TGIF and Nozbe reunions as practice sessions
On Fridays, after we’ve done our Weekly Review (feel free to use my template for it) we can do whatever we want and recently we’ve talked in the team that we should encourage each other to doing some sort of “deliberate practice sessions” - meaning - to practice working on something and learning or developing new skills. The same applies to our reunions where we encourage people to prepare presentations and learn to become better presenters.
How I use deliberate practice to improve my swimming
I’m an amateur triathlete and out of all these three sports, I’m particularly slow at swimming so I decided to improve my swimming skills. What I didn’t do is just sign up for a group swimming class to do lots of laps every other day. This would be practice, but not deliberate one… so here’s how I approached it:
- I go swimming twice a week - Mondays and Fridays
- I swim alone and practice specific exercieses each of these days
- at some point I record a few laps on video with a waterproof camera
- I send this video to my coach after each sessions along with my own impressions
- I get feedback from my coach, get new exercises and practice again
I’ve been doing this for the last 3 months and I’ve had quite a success with it. My speed hasn’t improved so much just yet, but my technique is a lot better and a lot automatic. I have a long way to go, but I see improvements on every session. And as you can see, these are all solo sessions where I work on my skills.
Yes, every now and then I swim with someone to compare myself and just have more fun, but I really improve when I work alone focused on improving my skills.
You see, I love team sports like basketball, football, etc… but to be a really good player it’s not enough to just play with others. You’ve got to have time to develop your skills with a delibrate solo practice.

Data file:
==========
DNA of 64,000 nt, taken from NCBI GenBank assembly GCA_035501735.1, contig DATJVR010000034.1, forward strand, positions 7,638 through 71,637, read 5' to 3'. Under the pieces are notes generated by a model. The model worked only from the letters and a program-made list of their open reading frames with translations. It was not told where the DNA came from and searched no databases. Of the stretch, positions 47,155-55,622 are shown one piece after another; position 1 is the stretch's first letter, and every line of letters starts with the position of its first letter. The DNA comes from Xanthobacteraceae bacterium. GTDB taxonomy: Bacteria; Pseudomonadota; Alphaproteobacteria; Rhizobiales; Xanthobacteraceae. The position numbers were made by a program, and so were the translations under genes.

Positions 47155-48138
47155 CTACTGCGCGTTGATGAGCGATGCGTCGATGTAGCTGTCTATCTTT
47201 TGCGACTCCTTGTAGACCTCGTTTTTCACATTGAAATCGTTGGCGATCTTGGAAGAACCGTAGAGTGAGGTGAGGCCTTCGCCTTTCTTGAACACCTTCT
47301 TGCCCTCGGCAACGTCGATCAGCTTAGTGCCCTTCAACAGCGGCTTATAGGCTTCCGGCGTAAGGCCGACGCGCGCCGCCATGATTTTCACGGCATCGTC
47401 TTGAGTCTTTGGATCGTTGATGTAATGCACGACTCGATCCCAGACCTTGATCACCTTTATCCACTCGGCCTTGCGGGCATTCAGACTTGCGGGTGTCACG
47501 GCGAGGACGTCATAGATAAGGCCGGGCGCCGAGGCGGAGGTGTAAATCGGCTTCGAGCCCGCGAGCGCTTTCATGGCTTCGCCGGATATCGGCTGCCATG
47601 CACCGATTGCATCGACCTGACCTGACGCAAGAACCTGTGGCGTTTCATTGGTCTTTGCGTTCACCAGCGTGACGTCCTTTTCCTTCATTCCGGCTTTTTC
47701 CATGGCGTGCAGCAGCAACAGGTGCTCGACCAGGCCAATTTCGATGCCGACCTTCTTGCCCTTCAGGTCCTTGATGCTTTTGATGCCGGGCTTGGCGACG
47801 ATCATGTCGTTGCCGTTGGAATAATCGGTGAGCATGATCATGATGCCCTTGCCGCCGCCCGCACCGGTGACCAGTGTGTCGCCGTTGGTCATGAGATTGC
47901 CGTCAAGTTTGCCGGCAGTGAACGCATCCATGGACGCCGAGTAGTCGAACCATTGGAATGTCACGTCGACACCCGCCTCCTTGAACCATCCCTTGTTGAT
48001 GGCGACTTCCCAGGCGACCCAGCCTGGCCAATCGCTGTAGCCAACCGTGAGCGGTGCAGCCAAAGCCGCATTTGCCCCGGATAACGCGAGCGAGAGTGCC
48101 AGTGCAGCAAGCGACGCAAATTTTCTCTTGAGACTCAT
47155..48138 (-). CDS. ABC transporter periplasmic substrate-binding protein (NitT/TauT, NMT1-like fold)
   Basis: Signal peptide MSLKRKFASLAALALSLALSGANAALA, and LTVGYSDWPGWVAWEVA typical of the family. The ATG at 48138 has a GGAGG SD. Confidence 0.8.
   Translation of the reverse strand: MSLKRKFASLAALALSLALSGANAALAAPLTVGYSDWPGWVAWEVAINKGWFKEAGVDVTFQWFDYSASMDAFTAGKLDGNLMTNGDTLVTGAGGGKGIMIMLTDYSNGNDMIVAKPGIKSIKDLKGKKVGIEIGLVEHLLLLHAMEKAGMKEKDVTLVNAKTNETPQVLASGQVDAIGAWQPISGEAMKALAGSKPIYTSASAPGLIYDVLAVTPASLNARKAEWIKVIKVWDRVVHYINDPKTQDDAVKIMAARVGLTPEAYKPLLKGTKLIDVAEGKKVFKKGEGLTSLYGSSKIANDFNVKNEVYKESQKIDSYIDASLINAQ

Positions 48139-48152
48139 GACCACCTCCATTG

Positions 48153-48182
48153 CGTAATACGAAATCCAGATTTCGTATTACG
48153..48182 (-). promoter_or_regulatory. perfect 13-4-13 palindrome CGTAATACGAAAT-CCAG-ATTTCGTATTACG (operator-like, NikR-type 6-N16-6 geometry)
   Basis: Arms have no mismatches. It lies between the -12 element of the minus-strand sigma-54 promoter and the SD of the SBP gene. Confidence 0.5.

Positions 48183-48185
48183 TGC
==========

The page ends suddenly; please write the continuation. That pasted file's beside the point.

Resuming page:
Music, or why I’m not deaf after all…
When I was young, I was told authoritatively by a school teacher I was tone-deaf and because of that I never learned to play any instrument. This belief marked me for life. It defined me. Which is crazy. And dangerous. And BS. The author of this book gives example of people who developed perfect pitch in their 30s just using specific exercises. Now I know I could have learned to play something. I’m not deaf. After all, I’m a great ballroom dancer and how could I be one if I was tone-deaf?
It’s all about the skills, and once you’ve developed them, they’ll serve you for life!
Now that I know what I know by reading this book, I’m really focused on developing new skills or perfecting the ones I’ve got already thanks to deliberate practice sessions.
It comes down to finding an expert, getting specific exercieses done, recording your progress and getting feedback on it and correcting mistakes. And doing as many solo hours as possible. Rinse and repeat.
I’ve developed all my goals for this year like this - I’m not focusing on the outcome (goals) so much as on the ways to get there (skills) as these will serve me for the years to come even if I don’t achieve exactly what I want this year.
- We discussed this book Peak on episode 80 of The Podcast
- We further discussed the concept of Deliberate Practice on episode 81 of The Podcast
- My co-host Radek has also some very good notes on this book
Question: How do you learn? How do you practice sessions look like?
Looking for more books to read? Check out complete and updated list of books I recommend